‘We showed on that stage how far we’ve come over the winter period when we spent a lot of time talking about how we wanted to approach the Classics season,’ says Matt Winston, a coach on the team. Sunweb have had to reinvent themselves after the departure of Tom Dumoulin, their 2017 Giro d’Italia winner, and the arrival of Benoot. Paris-Nice suggested they had found the right formula. Spring looked promising.

Sadly, they will never find out how they would have gone in the Classics.

‘Everybody at Paris-Nice felt that it would be the last race for a while,’ says Winston. ‘The last day was almost like an end-of-season feeling – only at the end of the season you know you’ll be seeing people a few weeks later at the December camp. In Nice it was a case of, “We’ll see you when we see you.”’

What happens now?

The open-ended pause to the season has meant some careful management by the teams, in particular when it comes to the riders’ training.

‘I coach eight of our riders but as a team we’ve decided to relax everything, bringing it back to base training level,’ says Winston. ‘We have 29 riders, plus our women’s team and development team. Everyone has been brought back to base training, just maintenance rides.’

For some, like Benoot, Kragh Andersen and Matthews, it effectively means de-training.

‘Being in top form now doesn’t make sense,’ Winston says. ‘We know when the next non-cancelled race is – but we can’t be sure it’ll be on.’

One of the team’s key priorities as the hiatus goes on, with some riders possibly restricted to their homes, will be simply keeping in touch.

‘Some riders are living at home with their wives and children so they’re busy, while others are on their own in an apartment. We need to keep really good contact with those riders,’ says Winston.

‘Work can still go on. We have a good team of experts – nutrition, bike fit, R&D – and they’re working on new things for when the riders kick off again. And with the riders we can talk about things they can work on and improve: little tasks, challenges, technique things, to keep them ticking over and motivated.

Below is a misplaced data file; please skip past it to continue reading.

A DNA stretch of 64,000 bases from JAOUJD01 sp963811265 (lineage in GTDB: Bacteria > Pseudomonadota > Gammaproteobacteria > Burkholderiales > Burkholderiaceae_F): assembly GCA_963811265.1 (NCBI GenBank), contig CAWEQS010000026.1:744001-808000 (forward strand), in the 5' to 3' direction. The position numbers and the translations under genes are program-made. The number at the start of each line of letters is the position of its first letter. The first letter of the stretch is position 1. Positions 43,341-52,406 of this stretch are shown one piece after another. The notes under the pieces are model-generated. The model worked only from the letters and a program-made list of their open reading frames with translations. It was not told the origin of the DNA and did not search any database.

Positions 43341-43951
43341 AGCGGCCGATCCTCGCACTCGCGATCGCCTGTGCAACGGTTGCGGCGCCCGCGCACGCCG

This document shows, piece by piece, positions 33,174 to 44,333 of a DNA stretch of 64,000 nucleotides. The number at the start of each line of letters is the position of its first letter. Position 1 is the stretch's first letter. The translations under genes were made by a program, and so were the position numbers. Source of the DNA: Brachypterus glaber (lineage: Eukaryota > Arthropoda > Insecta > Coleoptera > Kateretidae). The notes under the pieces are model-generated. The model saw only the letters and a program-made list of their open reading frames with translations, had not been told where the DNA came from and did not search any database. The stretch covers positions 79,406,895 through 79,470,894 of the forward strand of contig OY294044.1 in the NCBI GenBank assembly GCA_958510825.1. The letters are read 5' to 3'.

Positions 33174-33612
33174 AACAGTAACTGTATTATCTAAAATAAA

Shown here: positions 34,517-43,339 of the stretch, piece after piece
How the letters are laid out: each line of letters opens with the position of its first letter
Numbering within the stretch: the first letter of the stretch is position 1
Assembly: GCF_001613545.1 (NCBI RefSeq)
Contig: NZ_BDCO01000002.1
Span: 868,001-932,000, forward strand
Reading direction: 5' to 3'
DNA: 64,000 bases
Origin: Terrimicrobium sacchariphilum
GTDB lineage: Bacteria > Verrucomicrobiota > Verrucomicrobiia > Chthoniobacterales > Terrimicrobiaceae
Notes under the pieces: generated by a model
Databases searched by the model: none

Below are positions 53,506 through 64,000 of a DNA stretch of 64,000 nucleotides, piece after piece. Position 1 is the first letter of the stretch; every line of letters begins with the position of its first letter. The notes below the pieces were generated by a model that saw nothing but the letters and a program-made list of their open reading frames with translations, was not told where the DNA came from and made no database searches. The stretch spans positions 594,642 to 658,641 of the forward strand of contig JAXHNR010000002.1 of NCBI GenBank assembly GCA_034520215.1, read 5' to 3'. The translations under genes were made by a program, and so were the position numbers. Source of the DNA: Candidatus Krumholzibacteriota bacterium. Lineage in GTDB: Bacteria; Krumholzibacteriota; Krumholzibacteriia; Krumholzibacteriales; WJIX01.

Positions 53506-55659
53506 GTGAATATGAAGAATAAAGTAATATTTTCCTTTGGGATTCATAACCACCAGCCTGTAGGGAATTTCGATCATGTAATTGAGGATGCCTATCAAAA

‘It’s strange for everyone. The season is so long that you’re only at home about four weeks at the end of the year before you’re back on a plane. We’re always thinking of the next race. This will be the longest most people, me included, have spent at home since they started working in cycling.’

There is the impact on mental health to consider, for staff as well as riders. Preserving some normality, or as close as you can get, is important.

‘Yesterday at 4pm Dutch time all the staff got on their computers, set up their webcams and had a drink together,’ Winston reports. ‘We had an hour together chatting, having a beer, showing off our pets and babies. If nothing else, it gave us something else to think about.’

The break to the usual routine will lead to some unlikely turns for everyone, no doubt.

‘I was driving up the M6 in a mate’s lorry earlier today, taking it for a service at the Scania service centre in Lutterworth,’ said Winston in late March. ‘I should have been in Milan getting ready for Milan-San Remo.’

Raising the roof

As professional riders are confined to the indoors, some will thrive while others merely survive 

One of the great mysteries about the break in the 2020 season is how the riders spend it, and who is going to emerge in form when racing does finally resume. Warbasse thinks there will be ‘a very large gap’ between those who manage it well and those who don’t.

One adaptation will be to largely indoor training. Another will be to only training and not racing. ‘I’m sure some people will come back absolutely stomping,’ Warbasse says.

‘I’m training like I’m going to come back and smash it. I’m taking this as an opportunity to train in the perfect way possible. Usually only team leaders have this opportunity, so I’m trying to do the best preparation I can. It’s not an opportunity I’m likely ever to have again.

'I look at it this way: I’ll come back and be the best I possibly can be.’

‘The first race back is going to be really interesting,’ says Team Sunweb coach Winston. ‘You will definitely have riders who have used it as an opportunity, but that will depend on the rider. Some ride their bikes to race; they get fit by racing. Others really enjoy the training; they thrive on that and only target one or two races a year.

‘Those guys should deal with it better, but it’s very hard to train when you don’t know what you’re training for.’

Or when, for that matter, and those are questions without answers right now.

Illustration: Bill McConkey